Scientists create first transparent phone battery

Transparent battery
Transparent batteries. Whatever next?

Researchers at Stanford University have created what is thought to be the world's first transparent battery, indicating that invisible devices may be an imminent possibility.

Inside the lithium-ion battery is a tight mesh of electrodes that are so tightly packed that they appear invisible to the naked eye and the outside is made of a fully transparent polymer called Polydimethylsiloxane (PDMS). The result is a thin, flexible, barely visible battery.

With transparent displays already in development for televisions and phones, making the inner workings equally as see-through was the next logical step.

Now you see me, now you don't

At the moment these batteries only have about half of the energy of a regular battery, but further development could improve on that.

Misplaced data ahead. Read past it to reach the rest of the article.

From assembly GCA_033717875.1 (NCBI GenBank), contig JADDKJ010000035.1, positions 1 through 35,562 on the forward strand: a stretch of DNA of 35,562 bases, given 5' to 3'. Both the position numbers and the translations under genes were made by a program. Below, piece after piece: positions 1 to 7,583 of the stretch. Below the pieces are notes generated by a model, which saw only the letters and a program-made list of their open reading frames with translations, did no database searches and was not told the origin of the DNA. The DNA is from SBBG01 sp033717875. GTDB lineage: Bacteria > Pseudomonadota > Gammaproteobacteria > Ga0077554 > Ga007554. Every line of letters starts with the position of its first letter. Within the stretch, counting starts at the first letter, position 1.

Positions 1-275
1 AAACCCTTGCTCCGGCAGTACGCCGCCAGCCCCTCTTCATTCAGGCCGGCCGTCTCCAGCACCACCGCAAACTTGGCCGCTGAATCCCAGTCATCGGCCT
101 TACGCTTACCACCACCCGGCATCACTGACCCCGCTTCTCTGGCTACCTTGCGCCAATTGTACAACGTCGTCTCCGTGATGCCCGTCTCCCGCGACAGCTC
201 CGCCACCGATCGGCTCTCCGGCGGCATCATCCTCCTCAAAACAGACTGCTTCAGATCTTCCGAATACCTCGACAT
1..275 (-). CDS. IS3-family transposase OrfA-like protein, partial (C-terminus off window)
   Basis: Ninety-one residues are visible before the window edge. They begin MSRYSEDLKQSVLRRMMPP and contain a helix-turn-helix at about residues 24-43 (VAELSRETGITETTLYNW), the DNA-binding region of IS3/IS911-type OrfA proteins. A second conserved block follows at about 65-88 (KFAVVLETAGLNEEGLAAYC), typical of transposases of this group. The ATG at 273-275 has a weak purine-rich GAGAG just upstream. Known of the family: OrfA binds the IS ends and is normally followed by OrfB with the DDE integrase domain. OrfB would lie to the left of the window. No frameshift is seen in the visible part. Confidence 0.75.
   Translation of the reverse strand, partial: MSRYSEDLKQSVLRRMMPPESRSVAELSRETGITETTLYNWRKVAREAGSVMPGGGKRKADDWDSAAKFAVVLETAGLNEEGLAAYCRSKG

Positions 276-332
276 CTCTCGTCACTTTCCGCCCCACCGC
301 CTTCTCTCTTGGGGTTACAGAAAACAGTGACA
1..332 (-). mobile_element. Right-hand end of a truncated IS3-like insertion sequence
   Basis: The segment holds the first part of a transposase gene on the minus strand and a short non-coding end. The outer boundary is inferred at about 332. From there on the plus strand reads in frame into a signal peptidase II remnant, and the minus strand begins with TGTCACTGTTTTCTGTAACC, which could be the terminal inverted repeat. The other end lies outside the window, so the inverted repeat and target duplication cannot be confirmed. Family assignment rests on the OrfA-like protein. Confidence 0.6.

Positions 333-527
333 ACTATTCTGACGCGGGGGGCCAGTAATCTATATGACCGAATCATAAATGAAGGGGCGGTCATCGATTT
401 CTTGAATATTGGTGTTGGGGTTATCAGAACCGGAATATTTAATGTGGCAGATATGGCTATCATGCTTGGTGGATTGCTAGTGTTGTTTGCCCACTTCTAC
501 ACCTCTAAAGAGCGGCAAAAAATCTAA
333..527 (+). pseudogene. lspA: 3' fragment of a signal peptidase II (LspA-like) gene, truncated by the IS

Yi Cui, a developer from the project, said: "Its cost could be similar to those of regular batteries, especially if we use low cost metals"

There are a number of applications that this new transparent battery could have, particularly being able to study what is happening inside batteries while they are at work.

The designers have filed for a patent but Mr Cui has set his sights on big things: "I want to talk to Steve Jobs about this. I want a transparent iPhone!"

But sure, fully transparent phones sound good in theory - as long as you remember where you put them.

Check out the video of the transparent battery from Stanford University below.

Via dvice